Volcanic eruptions:

  • Explosive volcanic eruptions can inject large quantities of dust and the gas, sulphur dioxide, high into the atmosphere.
  • Whereas volcanic debris in the lower atmosphere falls out or is rained out within days, the veil of pollution in the upper atmosphere is above the weather and may remain for several years, gradually spreading to cover much of the globe.
  • The volcanic pollution results in a substantial reduction in the stream of solar energy as it passes through the upper layers of the atmosphere, reflecting a significant amount back out to space.

Anthropogenic Causes

  • Humans are increasingly influencing the climate and the earth’s temperature.

What is Paris agreement?

It is an agreement within the UNFCCC dealing with greenhouse gas emissions mitigation, adaptation and finance starting in the year 2020. The Paris Accord is considered as a turning point for global climate policy.


  • The central aim is to strengthen the global response to the threat of climate change by keeping a global temperature rise this century well below 2 degrees Celsius above pre-industrial levels.
  • It further aims at pursuing efforts to limit the temperature increase even further to 1.5 degrees Celsius.
  • The agreement aims to increase the ability of countries to deal with the impacts of climate change.
  • It also aims at making finance flows consistent with a pathway towards low greenhouse gas emissions and climate-resilient development.
  • The Paris Agreement was adopted by 195 countries at the 21st Conference of the Parties of the UNFCC in Paris on 12th December 2015.

India’s commitment to climate change

  • Post US withdrawal from Paris Agreement, India announced that it would continue its support for climate action.
  • Given the current scenario, India could play a leadership role in mobilizing the climate-vulnerable countries, to recommit to and strengthen the Paris Agreement.
  • India could also formally make clause with China and the European Union (EU).China and EU have reportedly planned alliance to lead the implementation of the Paris Accord.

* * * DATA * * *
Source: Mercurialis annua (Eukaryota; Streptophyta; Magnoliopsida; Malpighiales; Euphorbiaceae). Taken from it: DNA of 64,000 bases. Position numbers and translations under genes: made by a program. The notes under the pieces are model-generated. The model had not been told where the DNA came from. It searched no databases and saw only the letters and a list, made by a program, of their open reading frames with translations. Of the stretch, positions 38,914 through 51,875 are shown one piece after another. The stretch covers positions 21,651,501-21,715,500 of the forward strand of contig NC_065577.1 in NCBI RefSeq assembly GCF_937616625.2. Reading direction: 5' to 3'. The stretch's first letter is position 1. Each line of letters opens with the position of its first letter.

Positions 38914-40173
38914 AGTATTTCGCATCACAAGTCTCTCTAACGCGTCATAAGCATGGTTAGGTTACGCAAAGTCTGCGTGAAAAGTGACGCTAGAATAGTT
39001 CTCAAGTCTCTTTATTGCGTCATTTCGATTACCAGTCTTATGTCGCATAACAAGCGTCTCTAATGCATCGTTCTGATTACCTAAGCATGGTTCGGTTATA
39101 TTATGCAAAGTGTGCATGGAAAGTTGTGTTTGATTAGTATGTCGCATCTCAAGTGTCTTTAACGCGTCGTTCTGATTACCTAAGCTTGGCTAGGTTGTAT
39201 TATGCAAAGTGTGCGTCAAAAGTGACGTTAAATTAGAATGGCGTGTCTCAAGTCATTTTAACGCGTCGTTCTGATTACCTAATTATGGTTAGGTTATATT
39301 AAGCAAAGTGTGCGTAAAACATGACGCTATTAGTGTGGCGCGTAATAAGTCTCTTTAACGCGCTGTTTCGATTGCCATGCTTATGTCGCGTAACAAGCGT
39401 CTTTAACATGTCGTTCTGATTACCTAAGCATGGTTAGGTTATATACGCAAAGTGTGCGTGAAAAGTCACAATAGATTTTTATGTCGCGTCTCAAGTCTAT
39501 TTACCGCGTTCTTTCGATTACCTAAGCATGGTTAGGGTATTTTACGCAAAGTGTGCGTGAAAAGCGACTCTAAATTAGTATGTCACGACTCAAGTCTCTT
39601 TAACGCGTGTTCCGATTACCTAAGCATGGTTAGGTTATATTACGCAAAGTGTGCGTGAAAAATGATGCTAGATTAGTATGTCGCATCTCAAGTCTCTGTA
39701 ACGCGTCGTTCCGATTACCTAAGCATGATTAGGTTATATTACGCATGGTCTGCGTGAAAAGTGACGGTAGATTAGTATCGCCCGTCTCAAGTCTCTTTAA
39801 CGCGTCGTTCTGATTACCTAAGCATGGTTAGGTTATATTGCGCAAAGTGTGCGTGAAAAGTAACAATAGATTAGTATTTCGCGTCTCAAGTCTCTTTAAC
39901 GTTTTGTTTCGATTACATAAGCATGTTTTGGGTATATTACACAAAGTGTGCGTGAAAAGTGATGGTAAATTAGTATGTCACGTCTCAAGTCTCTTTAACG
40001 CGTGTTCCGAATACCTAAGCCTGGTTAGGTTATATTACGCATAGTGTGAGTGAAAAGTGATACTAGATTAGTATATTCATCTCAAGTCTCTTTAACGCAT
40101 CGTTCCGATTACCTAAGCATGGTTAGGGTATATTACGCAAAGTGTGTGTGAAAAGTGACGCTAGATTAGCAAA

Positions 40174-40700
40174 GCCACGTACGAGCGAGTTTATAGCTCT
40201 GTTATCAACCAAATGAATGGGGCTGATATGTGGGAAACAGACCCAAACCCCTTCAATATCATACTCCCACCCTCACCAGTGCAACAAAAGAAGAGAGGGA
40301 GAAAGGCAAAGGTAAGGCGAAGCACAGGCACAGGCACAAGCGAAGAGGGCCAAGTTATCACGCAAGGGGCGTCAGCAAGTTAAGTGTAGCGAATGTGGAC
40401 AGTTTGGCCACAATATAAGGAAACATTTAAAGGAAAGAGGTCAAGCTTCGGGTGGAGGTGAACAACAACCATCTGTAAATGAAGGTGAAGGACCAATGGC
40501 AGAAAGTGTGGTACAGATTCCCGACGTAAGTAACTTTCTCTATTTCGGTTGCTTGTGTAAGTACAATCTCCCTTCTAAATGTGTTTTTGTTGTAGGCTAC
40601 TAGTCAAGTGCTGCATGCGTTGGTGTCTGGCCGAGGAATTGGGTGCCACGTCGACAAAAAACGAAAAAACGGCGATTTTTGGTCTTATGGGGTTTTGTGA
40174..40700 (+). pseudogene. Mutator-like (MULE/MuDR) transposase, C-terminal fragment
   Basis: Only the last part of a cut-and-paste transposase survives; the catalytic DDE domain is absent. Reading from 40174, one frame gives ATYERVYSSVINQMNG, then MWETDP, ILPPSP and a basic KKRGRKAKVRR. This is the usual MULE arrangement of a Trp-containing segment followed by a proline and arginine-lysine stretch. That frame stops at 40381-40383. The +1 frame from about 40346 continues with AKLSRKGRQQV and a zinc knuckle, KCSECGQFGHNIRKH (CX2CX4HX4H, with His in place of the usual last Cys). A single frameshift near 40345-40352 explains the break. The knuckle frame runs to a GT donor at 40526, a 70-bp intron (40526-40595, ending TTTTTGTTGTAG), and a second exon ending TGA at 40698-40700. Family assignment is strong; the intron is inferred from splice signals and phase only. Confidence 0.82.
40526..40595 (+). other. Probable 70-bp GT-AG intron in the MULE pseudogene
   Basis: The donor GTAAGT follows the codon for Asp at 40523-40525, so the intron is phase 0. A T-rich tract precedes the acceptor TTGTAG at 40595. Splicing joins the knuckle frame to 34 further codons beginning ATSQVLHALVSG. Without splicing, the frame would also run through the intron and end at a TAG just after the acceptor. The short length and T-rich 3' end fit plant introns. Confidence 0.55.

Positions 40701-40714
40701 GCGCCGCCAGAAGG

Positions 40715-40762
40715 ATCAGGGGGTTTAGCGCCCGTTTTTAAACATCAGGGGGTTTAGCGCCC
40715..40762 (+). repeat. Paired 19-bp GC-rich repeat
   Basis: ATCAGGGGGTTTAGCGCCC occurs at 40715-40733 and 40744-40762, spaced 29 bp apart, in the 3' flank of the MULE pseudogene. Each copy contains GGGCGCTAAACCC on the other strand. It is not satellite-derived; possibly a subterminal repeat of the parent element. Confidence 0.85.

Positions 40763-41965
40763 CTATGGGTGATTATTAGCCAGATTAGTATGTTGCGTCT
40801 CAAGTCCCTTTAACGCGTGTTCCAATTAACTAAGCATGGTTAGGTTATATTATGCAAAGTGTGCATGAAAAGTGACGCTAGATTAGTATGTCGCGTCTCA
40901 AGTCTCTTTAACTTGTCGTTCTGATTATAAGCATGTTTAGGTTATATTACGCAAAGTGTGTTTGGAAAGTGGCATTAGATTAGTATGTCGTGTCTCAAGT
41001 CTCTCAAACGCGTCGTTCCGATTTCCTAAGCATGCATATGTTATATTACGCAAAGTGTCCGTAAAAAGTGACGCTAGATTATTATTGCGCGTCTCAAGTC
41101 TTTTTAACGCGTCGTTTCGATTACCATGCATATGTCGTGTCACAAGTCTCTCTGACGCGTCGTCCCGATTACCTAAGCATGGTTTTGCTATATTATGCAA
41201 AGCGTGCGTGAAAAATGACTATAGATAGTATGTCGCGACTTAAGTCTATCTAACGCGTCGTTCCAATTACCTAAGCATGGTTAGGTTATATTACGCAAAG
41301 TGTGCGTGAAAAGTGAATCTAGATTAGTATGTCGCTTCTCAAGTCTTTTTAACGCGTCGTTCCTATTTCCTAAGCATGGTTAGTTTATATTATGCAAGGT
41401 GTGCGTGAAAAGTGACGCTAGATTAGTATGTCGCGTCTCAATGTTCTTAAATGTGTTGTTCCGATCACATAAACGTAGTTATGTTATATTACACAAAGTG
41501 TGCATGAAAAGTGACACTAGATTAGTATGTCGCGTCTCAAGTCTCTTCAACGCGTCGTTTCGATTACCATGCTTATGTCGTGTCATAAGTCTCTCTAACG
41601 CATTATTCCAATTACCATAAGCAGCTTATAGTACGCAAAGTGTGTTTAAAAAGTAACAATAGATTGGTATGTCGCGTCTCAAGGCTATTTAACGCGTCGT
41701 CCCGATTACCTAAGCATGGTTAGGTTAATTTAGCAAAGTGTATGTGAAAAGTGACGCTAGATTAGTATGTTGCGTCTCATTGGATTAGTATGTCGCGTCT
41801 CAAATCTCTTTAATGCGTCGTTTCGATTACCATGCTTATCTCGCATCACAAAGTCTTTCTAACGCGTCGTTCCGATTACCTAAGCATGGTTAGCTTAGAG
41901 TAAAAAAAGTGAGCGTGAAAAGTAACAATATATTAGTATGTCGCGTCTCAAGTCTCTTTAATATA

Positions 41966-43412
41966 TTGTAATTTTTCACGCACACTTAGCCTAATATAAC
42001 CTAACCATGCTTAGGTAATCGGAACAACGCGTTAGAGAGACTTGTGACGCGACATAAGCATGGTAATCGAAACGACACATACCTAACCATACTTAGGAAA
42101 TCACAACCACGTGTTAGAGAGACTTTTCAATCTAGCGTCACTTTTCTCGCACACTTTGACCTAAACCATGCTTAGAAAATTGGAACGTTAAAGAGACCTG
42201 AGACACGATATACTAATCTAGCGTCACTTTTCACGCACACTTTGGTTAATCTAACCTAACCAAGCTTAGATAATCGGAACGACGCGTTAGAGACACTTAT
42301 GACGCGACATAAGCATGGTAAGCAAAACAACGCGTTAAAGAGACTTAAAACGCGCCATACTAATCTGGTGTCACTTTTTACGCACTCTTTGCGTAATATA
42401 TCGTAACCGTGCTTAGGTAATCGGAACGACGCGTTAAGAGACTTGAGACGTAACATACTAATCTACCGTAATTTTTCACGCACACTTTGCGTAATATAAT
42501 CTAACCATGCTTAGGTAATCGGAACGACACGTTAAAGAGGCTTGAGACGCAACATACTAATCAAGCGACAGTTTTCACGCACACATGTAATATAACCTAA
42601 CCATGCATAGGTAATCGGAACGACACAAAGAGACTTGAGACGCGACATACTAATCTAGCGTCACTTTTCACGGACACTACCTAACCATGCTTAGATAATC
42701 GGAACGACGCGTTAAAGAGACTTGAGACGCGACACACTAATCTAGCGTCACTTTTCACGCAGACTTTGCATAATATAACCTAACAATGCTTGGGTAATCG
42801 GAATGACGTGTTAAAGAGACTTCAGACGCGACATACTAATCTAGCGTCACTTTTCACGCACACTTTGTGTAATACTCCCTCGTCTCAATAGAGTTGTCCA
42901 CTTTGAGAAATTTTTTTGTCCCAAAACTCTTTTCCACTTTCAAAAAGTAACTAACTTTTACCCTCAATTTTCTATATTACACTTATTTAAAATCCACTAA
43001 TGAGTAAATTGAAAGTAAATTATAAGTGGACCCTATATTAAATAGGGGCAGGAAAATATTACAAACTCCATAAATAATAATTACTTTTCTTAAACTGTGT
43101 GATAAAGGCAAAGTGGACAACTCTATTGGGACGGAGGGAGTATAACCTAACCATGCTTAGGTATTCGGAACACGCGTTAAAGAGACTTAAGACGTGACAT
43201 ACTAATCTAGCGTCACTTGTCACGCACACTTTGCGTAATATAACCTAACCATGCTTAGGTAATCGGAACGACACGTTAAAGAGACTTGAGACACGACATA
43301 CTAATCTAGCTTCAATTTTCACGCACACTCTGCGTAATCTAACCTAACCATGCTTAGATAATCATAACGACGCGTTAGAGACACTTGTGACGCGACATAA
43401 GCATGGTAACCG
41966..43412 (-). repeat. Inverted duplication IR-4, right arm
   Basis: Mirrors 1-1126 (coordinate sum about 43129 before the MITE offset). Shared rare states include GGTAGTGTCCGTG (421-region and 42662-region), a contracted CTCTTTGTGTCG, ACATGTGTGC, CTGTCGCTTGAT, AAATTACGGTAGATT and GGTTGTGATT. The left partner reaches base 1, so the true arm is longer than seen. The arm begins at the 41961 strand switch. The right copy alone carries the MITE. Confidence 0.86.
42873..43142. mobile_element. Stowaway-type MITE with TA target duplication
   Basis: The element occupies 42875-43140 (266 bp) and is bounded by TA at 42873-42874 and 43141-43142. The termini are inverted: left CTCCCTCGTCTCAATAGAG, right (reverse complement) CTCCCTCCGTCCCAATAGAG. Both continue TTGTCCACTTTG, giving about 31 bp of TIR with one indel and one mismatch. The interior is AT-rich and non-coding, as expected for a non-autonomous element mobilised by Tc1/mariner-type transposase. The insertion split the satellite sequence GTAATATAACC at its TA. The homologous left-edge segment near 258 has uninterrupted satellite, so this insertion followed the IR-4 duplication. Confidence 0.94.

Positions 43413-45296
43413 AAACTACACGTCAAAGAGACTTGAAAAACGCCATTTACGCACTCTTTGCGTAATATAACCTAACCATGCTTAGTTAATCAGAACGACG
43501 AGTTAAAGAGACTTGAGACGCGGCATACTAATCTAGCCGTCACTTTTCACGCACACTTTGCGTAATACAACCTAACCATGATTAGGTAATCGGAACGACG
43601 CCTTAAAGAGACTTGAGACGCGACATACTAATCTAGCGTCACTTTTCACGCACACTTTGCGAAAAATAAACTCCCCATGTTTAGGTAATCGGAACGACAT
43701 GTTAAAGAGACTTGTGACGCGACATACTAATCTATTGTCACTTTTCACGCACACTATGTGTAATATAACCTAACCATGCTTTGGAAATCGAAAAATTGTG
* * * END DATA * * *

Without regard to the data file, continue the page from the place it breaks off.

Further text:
• Recently, the price of solar energy has fallen and the need for coal has also decreased substantially, indicating that India is well placed to make a transition to clean energy use.
  • As a strategy to reduce its emission, India has embarked on a massive renewable energy programme.
  • Upscaling the National Solar Mission, India has set a target of 100 gigawatts (GW) of installed solar energy capacity by 2022. This is five times higher than the original 20 GW target. May 2017 has seen record drop in solar power prices to Rs 2.44/kWh.
  • India also recently became the fourth largest producer of wind energy in the world and announced plans to cancel 14 GW of coal plants. Indeed, India is currently in a strong position not only to meet, but exceed its Paris climate targets.
  • Even under India’s new tax regime, 18% of tax is proposed to be levied on electric cars, vis-a-vis 28% tax on conventional cars.
  • The green power revolution is envisaged to attract millions in investment and create job opportunities, while providing a substantial boost to export of new commodities.
  • In the aftermath of creating the largest market of solar power for itself, India has now proposed a pioneering commitment to sell only electric cars by 2030.

Nationally Determined Contributions (NDCs):

  • NDCs are contributions that each country should make in order to achieve the worldwide goals.
  • The level of NDC that each country sets determines the targets to be achieved by the particular country.
  • These contributions should be reported every five years.
  • The principle of ‘progression’ prevails which indicates that the next NDC should be more ’ambitious’ than the previous one.

What are India’s intended Nationally Determined Contribution (INDC) targets?

Reduce emission intensity by 33 to 35 per cent by 2030 compared to 2005 levels

  • India will introduce new, more efficient and cleaner technologies in thermal power generation.
  • Reducing emissions from transportation sector.
  • Promote energy efficiency, mainly in industry, transportation, buildings and appliances.
  • Develop climate resilient infrastructure.
  • Pursue Zero Effect, Zero Defect policy under Make in India programme.

Produce 40 per cent of electricity from non-fossil fuel based energy resources by 2030, if international community helps with technology transfer and low cost finance.